A Dhaka Tribune article by Hitoishi Chakma and Maria A May
In a recent Bloomberg interview, Bill Gates shares: “Banking is more fundamental than I realised. There have been attempts (at banking for the poor) by microfinance groups, cooperatives, but the transaction fees were always too high. Until we get those services down with very low fees and in digital mode, banking will only be for those who are better off.” In Bangladesh, where 95% of the population have access to mobile phones but only 20% have a formal bank account, the significance of such an opportunity for a banking revolution is even more pronounced. Indeed, since 2011, the Bill and Melinda Gates Foundation has made over $21 million in grants and equity investments in bKash.
Bangladesh has seen one of the world’s fastest growing mobile money ecosystems develop in the past two years. This growth has propelled bKash to become the second largest mobile money provider in the world, only behind Kenya’s mPesa. Ideally, this growth in digital money is also an opportunity for pro-poor financial service providers such as microfinance institutions to significantly expand financial access.
We are only to look at Kenya’s M-Shwari, that gives users instant access to short-term credit and secure savings for inspiration. As of 2015, one in five Kenyan adults are active M-Shwari customers. With the use of mobile money picking up here in Bangladesh, it is fast turning into an opportunity to ensure that everyone can enjoy the full benefits of banking products. Mobile money fees in Bangladesh, when comparing small transactions such as Tk400, are among the lowest in the world.
Yet for all the adoption of mobile money we have seen in Bangladesh, there remains one key segment of the population that has yet to embrace it - women, especially poor women living in rural areas. Despite the rich history of women’s participation in microfinance and savings groups, when it comes to mobile money, over 80 percent of the mobile money users turn out to be men. What explains this lag and what can we do about it? Especially when poor rural women can benefit immensely from access to such services that would enable easier remittances, create new savings mechanisms, and even make purchasing airtime hassle-free.
Since 2014, through the Gates Foundation-funded Innovation Fund for Mobile Money, BRAC has been piloting different projects in providing digital financial services for the poor. This experiment with mobile money aims to see how existing BRAC services can be transformed into more effective and valuable solutions for the poor. Over the past one-and-a-half years, these experiences ranged from providing digital microfinance in remote communities to offering flexible school fee payments that allows low-income parents to pay in small installments. Overall, the projects have targeted women and girls, focusing on their needs in products and financial education.
However, as we have found from the pilots, it is not easy for a rural woman to master mobile money. These women often report that they are satisfied with the ability to simply receive calls and may lack the basic numeracy skills required to navigate the mobile money menus. This has prompted us to begin providing financial education, where we provide basic numeracy skills and develop financial management skills. In places like remote Hatiya, where literacy levels are low, it can take three to six months of financial education before a woman feels confident carrying out her own transactions.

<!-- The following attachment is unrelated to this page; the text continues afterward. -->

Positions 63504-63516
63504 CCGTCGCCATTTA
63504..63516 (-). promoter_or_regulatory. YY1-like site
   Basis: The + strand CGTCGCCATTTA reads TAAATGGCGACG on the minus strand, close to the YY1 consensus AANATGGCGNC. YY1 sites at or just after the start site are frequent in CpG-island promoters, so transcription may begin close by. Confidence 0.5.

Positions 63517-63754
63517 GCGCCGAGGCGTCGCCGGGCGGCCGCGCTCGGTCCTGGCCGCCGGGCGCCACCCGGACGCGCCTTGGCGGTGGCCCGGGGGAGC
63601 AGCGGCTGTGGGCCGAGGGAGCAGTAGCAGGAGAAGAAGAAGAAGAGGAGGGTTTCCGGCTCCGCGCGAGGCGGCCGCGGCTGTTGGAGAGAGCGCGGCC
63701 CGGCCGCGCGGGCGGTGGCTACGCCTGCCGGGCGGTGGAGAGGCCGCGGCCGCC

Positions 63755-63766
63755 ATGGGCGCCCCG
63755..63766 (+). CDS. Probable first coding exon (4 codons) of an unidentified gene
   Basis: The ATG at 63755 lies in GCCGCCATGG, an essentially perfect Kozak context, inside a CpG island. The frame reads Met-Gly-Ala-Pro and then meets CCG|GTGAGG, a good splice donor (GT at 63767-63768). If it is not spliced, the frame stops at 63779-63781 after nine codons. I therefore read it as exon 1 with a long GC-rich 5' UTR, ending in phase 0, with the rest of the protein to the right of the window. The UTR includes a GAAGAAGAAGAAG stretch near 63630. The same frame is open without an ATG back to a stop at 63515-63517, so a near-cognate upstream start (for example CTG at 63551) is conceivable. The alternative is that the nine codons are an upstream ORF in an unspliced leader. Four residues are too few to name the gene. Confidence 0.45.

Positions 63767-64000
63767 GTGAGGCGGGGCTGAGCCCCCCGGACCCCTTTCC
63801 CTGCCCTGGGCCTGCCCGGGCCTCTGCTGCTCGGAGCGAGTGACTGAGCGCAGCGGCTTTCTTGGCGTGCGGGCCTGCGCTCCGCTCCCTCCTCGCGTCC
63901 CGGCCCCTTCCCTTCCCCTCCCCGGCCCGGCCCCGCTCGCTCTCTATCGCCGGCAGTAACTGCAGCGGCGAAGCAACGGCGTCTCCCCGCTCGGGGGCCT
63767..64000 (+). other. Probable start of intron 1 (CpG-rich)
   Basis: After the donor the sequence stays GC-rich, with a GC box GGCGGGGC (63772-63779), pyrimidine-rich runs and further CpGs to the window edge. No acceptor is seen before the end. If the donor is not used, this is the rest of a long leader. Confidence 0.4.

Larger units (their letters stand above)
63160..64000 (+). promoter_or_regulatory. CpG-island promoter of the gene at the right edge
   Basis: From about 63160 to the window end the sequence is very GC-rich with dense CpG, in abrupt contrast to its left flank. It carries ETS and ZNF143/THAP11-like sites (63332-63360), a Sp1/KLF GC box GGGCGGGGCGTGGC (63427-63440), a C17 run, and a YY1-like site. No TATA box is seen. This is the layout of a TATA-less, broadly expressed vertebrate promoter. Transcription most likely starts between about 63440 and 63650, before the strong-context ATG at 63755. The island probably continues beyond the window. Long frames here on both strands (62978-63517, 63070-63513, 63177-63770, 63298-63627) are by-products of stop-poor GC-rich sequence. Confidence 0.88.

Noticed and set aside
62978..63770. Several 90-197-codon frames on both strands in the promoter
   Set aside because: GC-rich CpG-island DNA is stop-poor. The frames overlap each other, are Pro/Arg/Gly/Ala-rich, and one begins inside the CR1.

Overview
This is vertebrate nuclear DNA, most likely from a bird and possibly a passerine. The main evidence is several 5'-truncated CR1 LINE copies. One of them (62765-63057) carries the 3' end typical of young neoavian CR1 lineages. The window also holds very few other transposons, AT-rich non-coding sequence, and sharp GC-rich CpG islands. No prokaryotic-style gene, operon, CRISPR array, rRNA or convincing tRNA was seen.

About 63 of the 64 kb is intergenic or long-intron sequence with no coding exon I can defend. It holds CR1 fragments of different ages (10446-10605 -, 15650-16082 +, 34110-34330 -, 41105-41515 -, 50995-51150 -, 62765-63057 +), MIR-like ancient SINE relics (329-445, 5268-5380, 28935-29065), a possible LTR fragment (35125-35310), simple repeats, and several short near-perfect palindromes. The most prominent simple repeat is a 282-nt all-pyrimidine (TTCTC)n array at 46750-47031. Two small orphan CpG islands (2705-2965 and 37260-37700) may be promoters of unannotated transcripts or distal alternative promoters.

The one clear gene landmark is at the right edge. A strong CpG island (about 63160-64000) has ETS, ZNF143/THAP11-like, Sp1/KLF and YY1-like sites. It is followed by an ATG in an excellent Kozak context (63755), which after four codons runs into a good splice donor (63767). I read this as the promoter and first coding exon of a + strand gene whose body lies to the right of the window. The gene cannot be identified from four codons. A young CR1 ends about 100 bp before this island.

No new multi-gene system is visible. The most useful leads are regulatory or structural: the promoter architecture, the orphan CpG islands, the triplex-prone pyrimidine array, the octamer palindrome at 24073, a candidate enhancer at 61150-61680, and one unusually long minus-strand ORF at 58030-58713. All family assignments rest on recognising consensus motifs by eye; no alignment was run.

While this is a lot of work, it is easy to assume that women are lagging behind in adopting mobile money because of an information gap. Certainly, limited information and literacy create challenges, but in fact, the barriers to adoption go much deeper.
A recent exploration of the problem using human-centered design techniques solidified these convictions. One of the central comments heard repeatedly from women is that they do not identify themselves with becoming users of mobile money, which is the domain of the businessman. Additionally, many women lacked confidence in their ability to use the service preferring to use cash instead. This shows that, like most of us, they are present-biased and seek to avoid the immediate difficulties associated with learning to use the service even though it would bring them greater benefit in the future. By simply relying on agents their basic needs were being met and many commented on carrying out transactions with agents as “fine.” Fortunately, these issues can all be addressed, but not through traditional financial education. Instead, this requires more creativity from mobile money providers and NGOs on how they design their services.
What inspires BRAC the most is the increasing number of women from Hatiya to Panchargarh who, despite all of these issues, are now expert mobile money users, confidently buying airtime, making deposits into their savings accounts, and managing their remittances. Their needs superseded their unfamiliarity and fear of technology. Many received significant support from BRAC’s staff and/or local bKash agents, who they trust and can access as needed. Given the challenges of reading the English menu, many used rote memorisation through mnemonic techniques to make these transactions.
Ultimately, necessity drives innovation. Till date, despite the potential present, womens’ demand for mobile money in Bangladesh has not been activated. Reaching these women is a must, if a banking revolution is to be ignited for the poor through mobile money.
The original article can be found at: http://www.dhakatribune.com/feature/2016/feb/15/mobile-money-bangladesh#sthash.52aJVlqt.dpuf